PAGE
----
In these different shapes and suits, the essay is the primary short unit of longer nonfiction works. When Natalie Goldberg wrote Writing Down the Bones, she wrote each chapter as a self contained essay. When Alice Walker wrote her nonfiction book Anything We Love Can Be Saved, many of the chapters had first appeared as individual essays. And Kathleen Norris wrote most of the text of Dakota in the essay form, adding journal entries, poems, and weather reports. The same observation holds true for Stephen King in his book On Writing. It is written in fragments. King calls them snapshots, occasional memories “against a fogged-out landscape.”

After reading this, I realized that what I have now is a treasure trove – lots of journal entries, blog posts, essays stashed here and there, poems and scribblings – just waiting to be sorted out.

And then there are dreams. Yes, I do have a dream journal as well, and it, too, provides a rich resource. After all, Stephenie Meyer’s book Twilight, was inspired by a single dream.

I know the exact date that I began writing Twilight, because it was also the first day of swim lessons for my kids. So I can say with certainty that it all started on June 2, 2003. Up to this point, I had not written anything besides a few chapters (of other stories) that I never got very far on, and nothing at all since the birth of my first son, six years earlier.

I woke up (on that June 2nd) from a very vivid dream. In my dream, two people were having an intense conversation in a meadow in the woods. One of these people was just your average girl. The other person was fantastically beautiful, sparkly, and a vampire. They were discussing the difficulties inherent in the facts that A) they were falling in love with each other while B) the vampire was particularly attracted to the scent of her blood, and was having a difficult time restraining himself from killing her immediately. For what is essentially a transcript of my dream, please see Chapter 13 (“Confessions”) of the book.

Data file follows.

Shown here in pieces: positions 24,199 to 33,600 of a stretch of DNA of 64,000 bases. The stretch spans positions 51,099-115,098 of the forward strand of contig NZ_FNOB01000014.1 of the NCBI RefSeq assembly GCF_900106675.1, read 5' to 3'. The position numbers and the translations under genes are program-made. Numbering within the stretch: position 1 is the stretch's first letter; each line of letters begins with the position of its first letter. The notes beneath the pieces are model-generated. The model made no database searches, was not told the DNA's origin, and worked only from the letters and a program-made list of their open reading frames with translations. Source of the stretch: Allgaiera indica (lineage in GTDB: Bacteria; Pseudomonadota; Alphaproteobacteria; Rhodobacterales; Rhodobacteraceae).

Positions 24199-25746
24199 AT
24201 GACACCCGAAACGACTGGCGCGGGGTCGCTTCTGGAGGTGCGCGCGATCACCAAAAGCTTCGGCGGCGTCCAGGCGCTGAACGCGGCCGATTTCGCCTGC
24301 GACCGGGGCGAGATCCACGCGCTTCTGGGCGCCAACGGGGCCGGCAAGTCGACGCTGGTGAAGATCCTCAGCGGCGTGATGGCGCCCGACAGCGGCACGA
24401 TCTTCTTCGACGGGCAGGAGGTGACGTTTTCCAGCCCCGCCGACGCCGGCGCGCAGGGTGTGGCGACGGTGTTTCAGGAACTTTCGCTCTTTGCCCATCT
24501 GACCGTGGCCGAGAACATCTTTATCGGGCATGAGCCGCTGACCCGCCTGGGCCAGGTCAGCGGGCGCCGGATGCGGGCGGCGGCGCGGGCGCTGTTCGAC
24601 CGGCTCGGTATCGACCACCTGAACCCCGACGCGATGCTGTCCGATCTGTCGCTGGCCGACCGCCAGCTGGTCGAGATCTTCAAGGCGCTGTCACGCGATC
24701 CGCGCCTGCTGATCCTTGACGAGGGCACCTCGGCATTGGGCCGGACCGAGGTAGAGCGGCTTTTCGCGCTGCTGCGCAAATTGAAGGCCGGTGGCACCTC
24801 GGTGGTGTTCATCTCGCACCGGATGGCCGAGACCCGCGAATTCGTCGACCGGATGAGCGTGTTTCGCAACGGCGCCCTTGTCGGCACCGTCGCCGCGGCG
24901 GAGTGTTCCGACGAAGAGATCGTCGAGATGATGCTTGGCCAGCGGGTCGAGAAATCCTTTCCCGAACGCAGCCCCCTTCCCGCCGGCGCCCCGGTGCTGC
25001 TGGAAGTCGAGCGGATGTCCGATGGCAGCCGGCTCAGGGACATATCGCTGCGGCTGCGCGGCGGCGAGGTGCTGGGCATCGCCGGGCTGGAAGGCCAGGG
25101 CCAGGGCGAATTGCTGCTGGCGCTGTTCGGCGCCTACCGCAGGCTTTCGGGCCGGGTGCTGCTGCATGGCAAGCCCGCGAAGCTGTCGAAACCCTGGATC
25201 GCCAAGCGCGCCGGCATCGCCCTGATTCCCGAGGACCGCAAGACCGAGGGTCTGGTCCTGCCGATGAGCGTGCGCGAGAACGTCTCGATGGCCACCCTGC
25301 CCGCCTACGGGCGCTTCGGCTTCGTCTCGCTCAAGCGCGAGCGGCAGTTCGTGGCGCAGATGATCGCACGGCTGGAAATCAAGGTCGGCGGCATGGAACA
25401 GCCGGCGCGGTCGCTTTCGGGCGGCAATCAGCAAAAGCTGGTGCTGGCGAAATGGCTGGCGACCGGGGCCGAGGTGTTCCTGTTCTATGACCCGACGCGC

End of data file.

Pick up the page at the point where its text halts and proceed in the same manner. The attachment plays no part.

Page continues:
Though I had a million things to do (i.e. making breakfast for hungry children, dressing and changing the diapers of said children, finding the swimsuits that no one ever puts away in the right place, etc.), I stayed in bed, thinking about the dream. I was so intrigued by the nameless couple’s story that I hated the idea of forgetting it; it was the kind of dream that makes you want to call your friend and bore her with a detailed description. (Also, the vampire was just so darned good-looking, that I didn’t want to lose the mental image.) Unwillingly, I eventually got up and did the immediate necessities, and then put everything that I possibly could on the back burner and sat down at the computer to write—something I hadn’t done in so long that I wondered why I was bothering. But I didn’t want to lose the dream, so I typed out as much as I could remember, calling the characters “he” and “she.”

  -Stephenie Meyer



Photo courtesy of Morguefile


  1. Spirit Sorbet says